I have to admit, I am not a big fan of Lent.
After all, it’s 40 days of contemplating over what a horrible person I am.
While I’m not contesting my sinful nature at all, it’s certainly no joy to immerse myself in it– especially for six long weeks.
And it sure doesn’t help that it begins in the middle of February.
Whoever decided they needed to be more depressed at this time of year certainly was not from this part of the planet.
Martin Luther may not have had to beat himself with sticks for penance had he encountered a five-foot snow drift and a snow shovel whose handle broke half-way into it.
The word “Lent” comes from the West Germanic word “langa-tinaz” which means “longer days” or “spring.”
Maybe in West Germany, February is when there’s some hope that spring is just around the corner, but those of us from here know better than to entertain warm, fuzzy thoughts of spring in February.
There is a line between “having a positive attitude” and being self-delusional.
The seed catalogs haven’t even shown up yet, for goodness sake.
There’s a very good reason, brothers and sisters, that there are only 28 days in February.
Come to think of it, whoever added the extra day for Leap Year to February had to have been a very, very cruel person indeed. What possible kind of harm could have been caused by having a June 31st once every four years?
Yes, fast food chains will take this opportunity to put fish sandwiches on sale, but I’m pretty sure there’s a picture of a cheap fish sandwich in some lexicon somewhere under the heading “cold comfort.”
And that, dear friends, is exactly how NOT to approach Lent.
There’s a portion of our society that says it is good to “vent”– and that is an absolute lie.
The previous 299 words were nothing more than whining. They did not make me feel better and they did not lift you up, support you, or make your life better. Perhaps you had a chuckle here and there at my infantile display, but it encouraged no one.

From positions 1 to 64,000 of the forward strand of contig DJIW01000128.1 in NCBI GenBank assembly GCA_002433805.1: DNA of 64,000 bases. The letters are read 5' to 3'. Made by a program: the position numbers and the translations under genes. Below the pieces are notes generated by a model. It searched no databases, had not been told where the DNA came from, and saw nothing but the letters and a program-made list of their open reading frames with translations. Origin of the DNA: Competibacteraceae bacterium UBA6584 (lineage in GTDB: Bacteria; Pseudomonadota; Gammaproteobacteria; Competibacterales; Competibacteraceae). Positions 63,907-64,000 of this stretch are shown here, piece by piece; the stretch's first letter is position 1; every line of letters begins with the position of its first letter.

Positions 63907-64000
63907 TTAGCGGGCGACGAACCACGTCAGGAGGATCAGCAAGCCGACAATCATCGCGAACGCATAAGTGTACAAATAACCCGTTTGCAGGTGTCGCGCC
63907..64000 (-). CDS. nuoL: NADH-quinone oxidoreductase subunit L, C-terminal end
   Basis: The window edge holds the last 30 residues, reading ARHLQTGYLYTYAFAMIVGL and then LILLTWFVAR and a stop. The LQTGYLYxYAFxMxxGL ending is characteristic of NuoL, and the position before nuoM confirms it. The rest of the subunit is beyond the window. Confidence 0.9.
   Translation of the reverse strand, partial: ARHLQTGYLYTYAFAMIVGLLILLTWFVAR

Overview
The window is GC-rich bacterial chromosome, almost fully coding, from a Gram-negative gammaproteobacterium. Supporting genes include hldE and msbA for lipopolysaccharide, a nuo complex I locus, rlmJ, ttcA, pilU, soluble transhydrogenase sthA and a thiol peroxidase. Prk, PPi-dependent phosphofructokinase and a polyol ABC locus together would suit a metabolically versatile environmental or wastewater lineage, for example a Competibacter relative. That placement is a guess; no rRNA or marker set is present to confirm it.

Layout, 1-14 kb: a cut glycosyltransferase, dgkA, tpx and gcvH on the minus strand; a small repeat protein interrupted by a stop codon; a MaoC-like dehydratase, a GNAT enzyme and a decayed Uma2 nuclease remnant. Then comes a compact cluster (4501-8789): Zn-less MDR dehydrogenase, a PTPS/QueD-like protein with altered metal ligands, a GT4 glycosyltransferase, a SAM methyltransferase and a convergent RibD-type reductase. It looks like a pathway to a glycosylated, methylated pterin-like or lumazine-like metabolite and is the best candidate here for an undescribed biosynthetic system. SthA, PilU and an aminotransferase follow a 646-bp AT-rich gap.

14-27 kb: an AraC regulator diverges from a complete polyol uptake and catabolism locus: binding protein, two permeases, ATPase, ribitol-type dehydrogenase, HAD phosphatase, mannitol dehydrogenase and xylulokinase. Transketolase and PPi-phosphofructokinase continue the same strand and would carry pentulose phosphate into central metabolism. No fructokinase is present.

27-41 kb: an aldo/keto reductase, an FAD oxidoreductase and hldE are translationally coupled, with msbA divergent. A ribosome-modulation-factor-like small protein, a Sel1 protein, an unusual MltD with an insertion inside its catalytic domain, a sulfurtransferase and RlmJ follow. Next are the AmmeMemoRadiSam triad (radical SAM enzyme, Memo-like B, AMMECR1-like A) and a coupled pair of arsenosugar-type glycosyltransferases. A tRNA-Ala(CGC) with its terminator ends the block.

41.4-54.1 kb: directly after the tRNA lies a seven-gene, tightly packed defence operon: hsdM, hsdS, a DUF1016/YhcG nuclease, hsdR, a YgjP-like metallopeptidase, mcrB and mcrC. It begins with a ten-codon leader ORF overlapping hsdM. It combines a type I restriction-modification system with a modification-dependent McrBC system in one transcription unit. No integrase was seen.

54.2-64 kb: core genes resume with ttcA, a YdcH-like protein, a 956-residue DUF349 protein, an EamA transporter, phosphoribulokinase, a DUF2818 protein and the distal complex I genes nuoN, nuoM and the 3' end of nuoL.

“Venting” does not get things out in the open and allow one to move on.
“Venting” is what the Israelites were doing when they complained about the manna.
And the people spoke against God and against Moses, “Why have you brought us up out of Egypt to die in the wilderness? For there is no food and no water, and we loathe this worthless food.” (Numbers 21:5 ESV)
Complaining only adds to the problem. It makes things seem worse than they really are.
And, if one complains long enough and loud enough, one actually starts to believe that things are worse than they really are. We start to believe life really is against us, that the flowers will never bloom again, and the robins are not coming back.
Worse, we start to believe there is no hope.
And that’s a very big lie indeed.
But the truth is that God in His incredible, infinite mercy and grace sent His only begotten Son to die for whiners and malcontents like me.
And the truth is Jesus would not stay in that tomb.
His resurrection– and our salvation was as certain and as sure as God’s own word.
So, the hope is not only real—it is guaranteed. It is a hope that lives and moves and breathes and rises from the cold, dark, and sealed tomb with absolute and positive certainty.
And all of this is not to our shame, but to His glory!
That is why Jesus told us not to look like the walking dead when we fast, but to have clean and shining faces of joy. (Matthew 6:16-18)
The seed catalogs will come, the flowers will bloom, and the robins will return.
And it’s okay to enjoy that fish sandwich.
“As long as the earth endures, seedtime and harvest, cold and heat, summer and winter, day and night will never cease.” Genesis 8:22